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Logical positivism

20th century philosophical movement which believed that indicative sentences were only cognitively meaningful if there existed an effective procedure for verifying their truth
(Redirected from Neo-positivist)

Logical positivism and logical empiricism, which together formed neopositivism, was a movement in Western philosophy that embraced verificationism, an approach that sought to legitimize philosophical discourse on a basis shared with the best examples of empirical sciences. In this theory of knowledge, only statements verifiable either logically or empirically would be cognitively meaningful.


  • To conclude, logical positivism was progressive compared with the classical positivism of Ptolemy, Hume, d'Alembert, Compte, John Stuart Mill, and Ernst Mach. It was even more so by comparison with its contemporary rivals—neo-Thomisism, neo-Kantianism, intuitionism, dialectical materialism, phenomenology, and existentialism. However, neo-positivism failed dismally to give a faithful account of science, whether natural or social. It failed because it remained anchored to sense-data and to a phenomenalist metaphysics, overrated the power of induction and underrated that of hypothesis, and denounced realism and materialism as metaphysical nonsense. Although it has never been practiced consistently in the advanced natural sciences and has been criticized by many philosophers, notably Popper (1959 [1935], 1963), logical positivism remains the tacit philosophy of many scientists. Regrettably, the anti-positivism fashionable in the metatheory of social science is often nothing but an excuse for sloppiness and wild speculation.
    • Mario Bunge (1996). Finding Philosophy in Social Science. Yale University Press. p. 317.
  • Unlike the physicist, the psychologist ... investigates processes that belong to the same order—perception, learning, thinking—as those by which he conducts his investigation.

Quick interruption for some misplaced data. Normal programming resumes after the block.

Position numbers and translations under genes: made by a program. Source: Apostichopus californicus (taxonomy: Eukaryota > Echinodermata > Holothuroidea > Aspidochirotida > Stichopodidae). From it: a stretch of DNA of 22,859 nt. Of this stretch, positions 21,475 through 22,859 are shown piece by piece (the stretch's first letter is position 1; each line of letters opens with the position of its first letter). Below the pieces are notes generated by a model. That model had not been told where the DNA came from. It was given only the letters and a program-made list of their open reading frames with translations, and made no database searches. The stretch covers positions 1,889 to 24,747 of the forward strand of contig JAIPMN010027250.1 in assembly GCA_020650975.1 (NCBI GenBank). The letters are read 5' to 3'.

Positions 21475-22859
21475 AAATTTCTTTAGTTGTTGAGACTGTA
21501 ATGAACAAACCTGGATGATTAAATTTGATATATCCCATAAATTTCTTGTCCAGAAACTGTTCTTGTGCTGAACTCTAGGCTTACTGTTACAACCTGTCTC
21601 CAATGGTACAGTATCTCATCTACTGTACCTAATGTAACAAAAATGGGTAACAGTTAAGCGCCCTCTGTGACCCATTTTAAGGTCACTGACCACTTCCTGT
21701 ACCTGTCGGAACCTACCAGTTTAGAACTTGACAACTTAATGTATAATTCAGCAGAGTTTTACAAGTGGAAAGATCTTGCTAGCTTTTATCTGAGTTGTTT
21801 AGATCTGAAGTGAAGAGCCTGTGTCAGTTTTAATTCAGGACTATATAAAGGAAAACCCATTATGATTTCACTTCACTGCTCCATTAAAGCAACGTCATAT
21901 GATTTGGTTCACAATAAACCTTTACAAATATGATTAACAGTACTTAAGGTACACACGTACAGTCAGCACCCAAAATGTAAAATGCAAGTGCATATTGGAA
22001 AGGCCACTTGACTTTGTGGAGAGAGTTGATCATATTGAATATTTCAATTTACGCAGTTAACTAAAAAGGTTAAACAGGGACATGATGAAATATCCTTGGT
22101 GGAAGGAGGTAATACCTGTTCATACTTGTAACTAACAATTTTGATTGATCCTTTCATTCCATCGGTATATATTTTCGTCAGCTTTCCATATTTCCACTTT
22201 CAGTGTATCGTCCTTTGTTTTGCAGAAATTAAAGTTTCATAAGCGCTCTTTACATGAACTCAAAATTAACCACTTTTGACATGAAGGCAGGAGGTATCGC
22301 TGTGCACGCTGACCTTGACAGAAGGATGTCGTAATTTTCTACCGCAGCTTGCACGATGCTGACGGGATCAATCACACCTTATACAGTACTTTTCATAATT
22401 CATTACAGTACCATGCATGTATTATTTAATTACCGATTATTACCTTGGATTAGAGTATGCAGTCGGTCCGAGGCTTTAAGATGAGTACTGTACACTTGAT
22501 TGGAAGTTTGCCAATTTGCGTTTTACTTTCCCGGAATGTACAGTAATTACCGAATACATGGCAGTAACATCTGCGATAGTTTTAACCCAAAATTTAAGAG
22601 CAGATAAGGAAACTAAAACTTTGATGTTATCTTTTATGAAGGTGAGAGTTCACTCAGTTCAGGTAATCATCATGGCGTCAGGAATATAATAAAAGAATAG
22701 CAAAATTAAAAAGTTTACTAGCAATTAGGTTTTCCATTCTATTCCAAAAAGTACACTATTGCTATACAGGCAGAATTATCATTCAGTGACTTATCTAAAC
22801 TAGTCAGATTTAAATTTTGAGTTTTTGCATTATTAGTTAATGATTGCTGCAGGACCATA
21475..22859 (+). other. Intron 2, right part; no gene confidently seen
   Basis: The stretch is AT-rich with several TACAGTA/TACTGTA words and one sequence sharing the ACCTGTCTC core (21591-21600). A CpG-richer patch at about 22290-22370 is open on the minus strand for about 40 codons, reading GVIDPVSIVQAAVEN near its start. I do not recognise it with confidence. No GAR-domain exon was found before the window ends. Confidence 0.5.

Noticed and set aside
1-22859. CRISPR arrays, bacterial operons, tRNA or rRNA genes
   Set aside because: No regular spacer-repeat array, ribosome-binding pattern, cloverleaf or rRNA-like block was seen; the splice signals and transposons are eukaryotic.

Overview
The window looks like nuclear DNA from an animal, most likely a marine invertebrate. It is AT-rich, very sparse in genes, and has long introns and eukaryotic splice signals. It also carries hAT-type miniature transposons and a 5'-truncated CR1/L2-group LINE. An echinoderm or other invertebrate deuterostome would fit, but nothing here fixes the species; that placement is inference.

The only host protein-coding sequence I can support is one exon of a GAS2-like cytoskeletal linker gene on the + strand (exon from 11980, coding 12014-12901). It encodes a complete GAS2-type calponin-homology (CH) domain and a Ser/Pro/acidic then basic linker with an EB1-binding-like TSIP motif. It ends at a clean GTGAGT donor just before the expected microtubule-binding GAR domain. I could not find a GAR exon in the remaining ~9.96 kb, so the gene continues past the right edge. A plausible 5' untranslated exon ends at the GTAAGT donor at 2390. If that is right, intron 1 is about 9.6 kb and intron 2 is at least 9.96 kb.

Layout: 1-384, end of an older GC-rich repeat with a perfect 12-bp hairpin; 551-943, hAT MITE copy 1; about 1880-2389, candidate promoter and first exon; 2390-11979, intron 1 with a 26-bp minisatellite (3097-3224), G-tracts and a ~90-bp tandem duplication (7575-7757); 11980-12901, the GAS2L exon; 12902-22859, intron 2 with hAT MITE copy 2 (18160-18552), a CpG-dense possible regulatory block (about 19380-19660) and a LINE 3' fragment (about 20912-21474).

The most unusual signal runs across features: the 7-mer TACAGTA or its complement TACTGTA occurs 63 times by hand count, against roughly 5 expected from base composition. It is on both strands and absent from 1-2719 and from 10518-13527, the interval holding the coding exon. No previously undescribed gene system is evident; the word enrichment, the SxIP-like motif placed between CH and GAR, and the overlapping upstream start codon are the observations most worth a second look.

• The difference between Hayek’s view and that of the logical positivists was that he moved in an idealist direction and they emphasized verification.
    • Alan Ebenstein, Hayek's Journey: The Mind of Friedrich Hayek (2003), Ch. 10. Epistemology, Psychology, and Methodology
  • Hayek thought there are two orders through which individuals consider the world: the sensory order and the physical order. The sensory order is what we sense. The physical world is the real world of existence beyond our senses that every sane person who is not a solipsist accepts on faith.
    According to Hayek, advances in science have rendered any correspondence between the real, physical world and the sensory world almost nonexistent. Instead, the natural, real world expresses itself in mathematical relationships.
    Hayek’s views tended philosophically to solipsism. While he believed in the existence of a physical world external to mind, he ascribed almost no (if any) properties to it.
    He was not as opposed to positivism as to logical positivism, and it is important to be clear about these terms. Positivism is simply the idea that there should be some correspondence with the material world extrinsic to one’s physical self that one perceives in order for statements about nature to be valid, to be true. Using this broad definition of positivism, Hayek was a positivist. Logical positivism tries to go a step beyond this position. The logical positivists sought to reduce all experience to sensory experience and to reduce every sensory experience to a conclusive or exact statement. This has proven an unattainable goal.
    • Alan Ebenstein, Hayek's Journey: The Mind of Friedrich Hayek (2003), Ch. 10. Epistemology, Psychology, and Methodology
  •  :...Vienna is the origin of so many schools of its own which were dominant in the 1920s. And one of the most fundamental and influential, in which we all were partially caught, was logical positivism. In fact, Mises’ brother, Richard von Mises, became one of the leading figures. Now he and I all grew up in this Ernst Mach philosophy that ultimately everything must be rationally justified…
    • Friedrich Hayek, in 1985 interview, quoted in Alan Ebenstein, Hayek's Journey: The Mind of Friedrich Hayek (2003), Ch. 10. Epistemology, Psychology, and Methodology

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